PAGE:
Council must be more proactive to save PTC
Lately, it has been apparent that Peachtree City no longer plans ahead. Instead we find ourselves reacting to whatever comes our way and trying to make it work.
What has happened?
What happened to the town that told everybody how it was going to be and as a result businesses felt privileged to build here? Now it seems like we are the ones that bow down to whatever is presented to us and we are constantly compromising.
Take the bowling “center” proposed for Ga. Highway 74 South across from Wilshire Estates and adjacent to Somerby senior living facility.
Five years ago when this property was rezoned from GI to GC the neighboring communities fought hard to get a list of restricted uses as a condition of the rezoning. They also fought hard for a nice tree save buffer on Hwy. 74 S. and a golf cart tunnel under Rockaway Road.
The tree save buffer was lost due to utility easements. The golf cart tunnel under Rockaway Road has been defunded. Now, when a bowling center, currently a restricted use, asks to locate on the property some city officials think we should allow it in lieu of other allowed uses.
Why don’t we just throw everything out the window and start over? The development agreement that was the entire basis for the rezoning in the first place back in 2007 is essentially meaningless if we allow this restricted use.
There will be no stopping other restricted uses from coming in and making a good case to be allowed as well. Once we start chipping away at our development agreements and reversing them arbitrarily, they weaken, and eventually become just as worthless as the piece of paper they are printed on.
Take the Line Creek property as another example. It has been sitting undeveloped for almost a year. During that time has the city taken any initiative to develop a plan for that property that we actually want? One that suits the unique circumstances of the lot? One that takes into account its proximity to Line Creek Nature area, Planterra Ridge, Cardiff Park and its GC zoning? One that won’t cause city-wide controversy and division?
No. Instead we have done nothing and now we have a developer coming to us telling us what they want and we are being asked to try and make it work with our ordinances. Here we go again.
I thought we were a planned community? Somehow we have turned into a reactive community instead, one that just rolls with whatever comes our way — not exactly what our city was founded on.
Council recently passed a resolution that will be on the ballot in November to let the voters decide whether we can sell alcohol in package stores on Sundays. We also recently voted to allow restaurants and bars to remain open until 2 a.m. on weekends. Why?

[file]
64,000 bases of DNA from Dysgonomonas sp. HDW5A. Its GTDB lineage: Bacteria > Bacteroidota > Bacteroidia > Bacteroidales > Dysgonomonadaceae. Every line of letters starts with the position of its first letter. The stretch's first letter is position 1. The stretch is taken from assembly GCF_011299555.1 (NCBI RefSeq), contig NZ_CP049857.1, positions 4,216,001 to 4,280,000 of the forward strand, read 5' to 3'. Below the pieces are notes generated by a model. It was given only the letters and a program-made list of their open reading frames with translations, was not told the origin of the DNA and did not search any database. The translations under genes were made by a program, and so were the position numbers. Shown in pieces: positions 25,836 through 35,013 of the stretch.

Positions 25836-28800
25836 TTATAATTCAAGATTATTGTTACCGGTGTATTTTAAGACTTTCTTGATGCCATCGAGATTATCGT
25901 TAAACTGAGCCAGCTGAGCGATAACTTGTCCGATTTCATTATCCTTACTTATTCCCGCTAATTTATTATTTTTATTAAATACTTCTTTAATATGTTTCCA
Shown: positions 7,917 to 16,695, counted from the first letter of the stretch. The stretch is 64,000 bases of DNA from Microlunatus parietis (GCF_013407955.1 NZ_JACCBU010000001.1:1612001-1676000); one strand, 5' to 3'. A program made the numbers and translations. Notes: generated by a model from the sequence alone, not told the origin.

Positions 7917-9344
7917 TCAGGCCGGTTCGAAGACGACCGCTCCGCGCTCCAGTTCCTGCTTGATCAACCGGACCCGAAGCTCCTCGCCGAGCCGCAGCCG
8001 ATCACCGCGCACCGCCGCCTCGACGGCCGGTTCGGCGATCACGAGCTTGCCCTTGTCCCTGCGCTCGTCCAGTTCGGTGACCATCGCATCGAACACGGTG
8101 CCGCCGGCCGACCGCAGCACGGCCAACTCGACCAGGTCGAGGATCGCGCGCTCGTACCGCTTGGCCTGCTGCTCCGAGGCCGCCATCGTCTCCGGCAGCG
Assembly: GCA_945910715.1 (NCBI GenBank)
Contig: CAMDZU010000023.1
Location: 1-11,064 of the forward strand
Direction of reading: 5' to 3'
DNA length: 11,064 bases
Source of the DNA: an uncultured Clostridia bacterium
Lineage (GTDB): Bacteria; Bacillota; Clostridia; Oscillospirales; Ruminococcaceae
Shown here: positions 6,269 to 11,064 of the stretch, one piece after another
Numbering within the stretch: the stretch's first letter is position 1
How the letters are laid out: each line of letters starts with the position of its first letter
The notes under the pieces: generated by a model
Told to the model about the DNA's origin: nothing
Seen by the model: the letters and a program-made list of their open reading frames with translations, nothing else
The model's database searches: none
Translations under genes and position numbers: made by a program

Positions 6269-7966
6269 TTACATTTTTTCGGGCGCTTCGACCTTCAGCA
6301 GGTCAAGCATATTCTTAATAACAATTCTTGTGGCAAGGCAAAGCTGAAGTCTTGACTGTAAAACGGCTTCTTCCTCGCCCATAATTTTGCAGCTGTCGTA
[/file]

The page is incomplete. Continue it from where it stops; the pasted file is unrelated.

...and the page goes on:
The answer that they do it in Coweta County and everywhere else is exactly why we should not make the change. It sounds a little like, “If Johnny jumps off a cliff, would you?”
Now we have heard all the arguments about allowing things into our city to help boost the tax base and keep our property taxes low. Mini big boxes at Line Creek and a bowling center at Wilshire would bring money into our city — no denying that — money that would help our revenue bottom line ... in the short term.
But what about 10-15 years from now? Doesn’t anyone think about that? Planning ahead is one of the foundations of our fair city, and one that has kept us enduringly beautiful. Can anyone show me a large retail area anywhere with six or seven big-box or mini-big-box stores within a stone’s throw of each other that after 20 years anyone would want to live next to?
When things get tight economically, it is very easy to look at any solution, whether short-term or not to ease the strain. We have to be strong and stick to our principles, especially during these times so that we do not succumb to short-term economic pressures and in the long run sacrifice our beautiful city.
Twenty years from now we want our property values and our quality of life to be envied and have PTC regarded as the best city in the country. We cannot achieve that if we keep compromising the very principles that have brought us here and make us different.
Our city officials need to hold our zoning requirements and restrictions sacred. They need to develop a proactive vision for our city that embraces our historical values and allows us to grow economically at the same time.
If we keep letting our standards be compromised for short-term economic gain and not define a proactive approach to development, we will cease to be great.
Remind yourself why you chose to live in PTC.
Then do your part to keep those reasons alive.
Peachtree City, Ga.